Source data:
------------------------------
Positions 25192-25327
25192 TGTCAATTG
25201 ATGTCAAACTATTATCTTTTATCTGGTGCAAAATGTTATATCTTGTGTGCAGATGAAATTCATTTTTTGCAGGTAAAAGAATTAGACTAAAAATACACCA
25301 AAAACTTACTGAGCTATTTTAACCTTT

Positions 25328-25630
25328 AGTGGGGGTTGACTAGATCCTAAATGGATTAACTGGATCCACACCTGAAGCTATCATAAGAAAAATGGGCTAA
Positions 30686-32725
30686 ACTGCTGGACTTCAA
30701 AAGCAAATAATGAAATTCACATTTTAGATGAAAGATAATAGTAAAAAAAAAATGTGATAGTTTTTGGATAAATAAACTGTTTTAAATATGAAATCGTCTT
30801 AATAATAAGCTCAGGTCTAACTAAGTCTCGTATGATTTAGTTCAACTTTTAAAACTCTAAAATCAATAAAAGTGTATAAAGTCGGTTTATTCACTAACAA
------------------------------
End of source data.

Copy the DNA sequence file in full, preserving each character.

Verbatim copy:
Positions 25192-25327
25192 TGTCAATTG
25201 ATGTCAAACTATTATCTTTTATCTGGTGCAAAATGTTATATCTTGTGTGCAGATGAAATTCATTTTTTGCAGGTAAAAGAATTAGACTAAAAATACACCA
25301 AAAACTTACTGAGCTATTTTAACCTTT

Positions 25328-25630
25328 AGTGGGGGTTGACTAGATCCTAAATGGATTAACTGGATCCACACCTGAAGCTATCATAAGAAAAATGGGCTAA
Positions 30686-32725
30686 ACTGCTGGACTTCAA
30701 AAGCAAATAATGAAATTCACATTTTAGATGAAAGATAATAGTAAAAAAAAAATGTGATAGTTTTTGGATAAATAAACTGTTTTAAATATGAAATCGTCTT
30801 AATAATAAGCTCAGGTCTAACTAAGTCTCGTATGATTTAGTTCAACTTTTAAAACTCTAAAATCAATAAAAGTGTATAAAGTCGGTTTATTCACTAACAA